Marine invertebrates, such as this spiny lobster, sense vibrations that are produced from underwater sounds. Photo courtesy of Sheila Patek.
Sound waves are characterized by compression and expansion of the medium as sound energy moves through it. This represents the pressure component of sound. At the same time, there is also back and forth motion of the particles making up the medium ( particle motion ). Animals can detect these different aspects of sound .
Although marine invertebrates do not hear in the same way vertebrates do, it is thought they are able to sense vibrations and movements associated with sound production. Some marine invertebrates that produce sound in air have specialized sensory organs that can detect acoustic pressure changes in air. However, marine invertebrates in water are known to detect only particle motion. External sensory hairs and internal statocyst s aid marine invertebrates in sound detection.
Most marine crustaceans (e.g. lobster, crabs, and shrimp) have an extensive array of sensory hairs covering their bodies. Water- or substrate -borne vibrations associated with changes in acceleration, hydrodynamic flow, and/or sound, may stimulate these sensory hairs. Detecting these vibrations may help animals sense the movements of other nearby organisms. Researchers found sensory hairs located on the claws of the Australian freshwater crayfish to be most sensitive to water vibration frequencies between 150-300Hz. Sensory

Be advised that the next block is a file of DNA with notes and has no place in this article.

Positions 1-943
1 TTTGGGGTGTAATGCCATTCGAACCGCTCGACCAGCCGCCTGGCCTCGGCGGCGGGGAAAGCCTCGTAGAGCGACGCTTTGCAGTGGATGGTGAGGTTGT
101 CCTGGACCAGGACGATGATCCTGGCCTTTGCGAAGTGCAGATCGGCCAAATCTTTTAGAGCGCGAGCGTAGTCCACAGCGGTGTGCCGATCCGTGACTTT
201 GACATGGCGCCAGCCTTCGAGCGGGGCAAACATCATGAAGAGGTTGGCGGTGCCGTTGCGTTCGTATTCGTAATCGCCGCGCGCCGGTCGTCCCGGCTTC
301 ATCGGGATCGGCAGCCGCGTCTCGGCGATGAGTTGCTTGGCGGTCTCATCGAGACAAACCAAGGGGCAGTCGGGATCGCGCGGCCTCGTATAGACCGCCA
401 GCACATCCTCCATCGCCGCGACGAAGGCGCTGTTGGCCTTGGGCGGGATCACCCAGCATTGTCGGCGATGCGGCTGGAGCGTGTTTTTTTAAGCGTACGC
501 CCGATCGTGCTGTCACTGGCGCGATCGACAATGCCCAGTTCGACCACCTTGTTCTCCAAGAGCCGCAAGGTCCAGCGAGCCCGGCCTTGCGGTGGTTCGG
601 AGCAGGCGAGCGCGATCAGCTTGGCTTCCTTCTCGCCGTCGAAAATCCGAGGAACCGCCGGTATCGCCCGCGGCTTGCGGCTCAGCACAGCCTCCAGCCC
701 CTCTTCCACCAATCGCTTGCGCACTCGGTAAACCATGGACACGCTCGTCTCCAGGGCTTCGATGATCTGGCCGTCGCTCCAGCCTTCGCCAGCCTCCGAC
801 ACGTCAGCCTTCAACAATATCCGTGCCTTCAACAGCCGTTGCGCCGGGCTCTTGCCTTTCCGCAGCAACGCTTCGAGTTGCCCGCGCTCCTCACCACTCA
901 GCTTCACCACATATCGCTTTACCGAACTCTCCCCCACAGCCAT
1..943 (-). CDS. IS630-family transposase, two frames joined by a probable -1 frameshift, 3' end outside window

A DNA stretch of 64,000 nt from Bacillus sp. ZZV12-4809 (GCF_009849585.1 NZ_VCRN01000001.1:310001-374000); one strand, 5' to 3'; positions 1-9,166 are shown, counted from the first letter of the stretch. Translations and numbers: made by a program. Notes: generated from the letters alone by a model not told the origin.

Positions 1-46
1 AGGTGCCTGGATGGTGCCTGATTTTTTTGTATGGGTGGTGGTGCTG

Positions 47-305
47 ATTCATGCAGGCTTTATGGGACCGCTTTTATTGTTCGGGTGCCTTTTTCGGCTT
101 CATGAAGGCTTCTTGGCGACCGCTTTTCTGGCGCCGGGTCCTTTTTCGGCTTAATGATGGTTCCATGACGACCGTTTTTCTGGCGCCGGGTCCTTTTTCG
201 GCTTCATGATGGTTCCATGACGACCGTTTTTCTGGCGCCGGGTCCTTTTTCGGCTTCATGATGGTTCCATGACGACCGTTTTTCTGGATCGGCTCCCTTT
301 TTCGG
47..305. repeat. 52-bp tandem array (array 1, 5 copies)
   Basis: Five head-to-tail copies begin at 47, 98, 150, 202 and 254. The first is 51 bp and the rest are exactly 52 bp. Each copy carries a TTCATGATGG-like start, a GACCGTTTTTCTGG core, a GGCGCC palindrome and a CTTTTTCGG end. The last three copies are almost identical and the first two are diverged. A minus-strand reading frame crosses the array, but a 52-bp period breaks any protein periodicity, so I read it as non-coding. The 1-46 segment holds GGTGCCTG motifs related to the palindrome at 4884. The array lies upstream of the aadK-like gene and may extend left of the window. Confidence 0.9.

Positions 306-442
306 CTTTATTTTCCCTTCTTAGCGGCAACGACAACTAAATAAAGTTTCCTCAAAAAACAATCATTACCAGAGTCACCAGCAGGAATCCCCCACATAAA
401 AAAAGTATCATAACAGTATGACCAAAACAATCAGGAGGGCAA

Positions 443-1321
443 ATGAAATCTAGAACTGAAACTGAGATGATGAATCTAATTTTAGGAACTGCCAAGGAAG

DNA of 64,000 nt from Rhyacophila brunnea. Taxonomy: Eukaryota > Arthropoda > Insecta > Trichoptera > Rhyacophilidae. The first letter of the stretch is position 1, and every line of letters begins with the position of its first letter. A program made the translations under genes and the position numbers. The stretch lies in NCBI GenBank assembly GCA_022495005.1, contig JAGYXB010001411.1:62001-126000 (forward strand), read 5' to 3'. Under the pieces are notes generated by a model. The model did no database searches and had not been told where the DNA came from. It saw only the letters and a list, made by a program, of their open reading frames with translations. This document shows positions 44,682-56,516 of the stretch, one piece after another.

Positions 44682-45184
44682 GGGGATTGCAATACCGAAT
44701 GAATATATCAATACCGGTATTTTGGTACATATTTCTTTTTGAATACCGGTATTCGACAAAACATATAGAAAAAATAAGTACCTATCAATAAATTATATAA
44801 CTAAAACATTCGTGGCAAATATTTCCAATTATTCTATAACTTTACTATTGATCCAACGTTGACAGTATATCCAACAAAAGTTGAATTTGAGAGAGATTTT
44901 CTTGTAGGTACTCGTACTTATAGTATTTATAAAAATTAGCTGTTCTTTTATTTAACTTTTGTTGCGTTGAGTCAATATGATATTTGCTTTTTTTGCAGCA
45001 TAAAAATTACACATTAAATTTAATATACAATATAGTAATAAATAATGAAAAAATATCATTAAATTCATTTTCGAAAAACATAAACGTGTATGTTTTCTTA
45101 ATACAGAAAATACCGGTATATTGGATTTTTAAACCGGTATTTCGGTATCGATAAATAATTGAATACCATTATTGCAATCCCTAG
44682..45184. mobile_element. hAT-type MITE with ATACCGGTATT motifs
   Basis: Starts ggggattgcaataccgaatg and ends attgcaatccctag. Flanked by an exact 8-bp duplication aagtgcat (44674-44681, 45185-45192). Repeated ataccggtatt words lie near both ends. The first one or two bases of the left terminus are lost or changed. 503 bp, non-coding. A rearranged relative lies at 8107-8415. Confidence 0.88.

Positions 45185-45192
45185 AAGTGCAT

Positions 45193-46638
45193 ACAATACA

hairs found on different body parts of the American lobster can detect low frequency, underwater sounds from 20-300 Hz.
The statocyst is a complex sensory organ found in most marine invertebrates. It primarily provides orientation cues that allow an animal to maintain its position in the water column. Some researchers believe that the statocyst may also function to detect the low frequency, particle motion component of sound. All cephalopod s. except the nautilus, have a statocyst. Auditory Evoked Potential (AEP) studies (with electrodes placed near the statocysts) showed longfin squid responded to sounds between 30 and 500 Hz. The animals were most sensitive at frequencies between 100 and 300 Hz. Auditory brainstem response (ABR) studies found oval squid and common octopus to be sensitive to sounds from 400-1500 Hz and 400-1000 Hz, respectively. In other studies, where the sensory function of a cephalopod statocyst was either chemically blocked or surgically altered, sensitivity to acoustic stimuli was not observed.
Many marine crustaceans also possess statoycysts, usually located on their first antennae. Using ABR techniques (with electrodes positioned on the antennules), researchers found the statocyst of the common prawn to be sensitive to sound waves ranging in frequency from 100-3000 Hz. Similar to work performed on cephalopods, when statocysts were removed from some of the prawns, sensitivity to acoustic stimuli was no longer observed.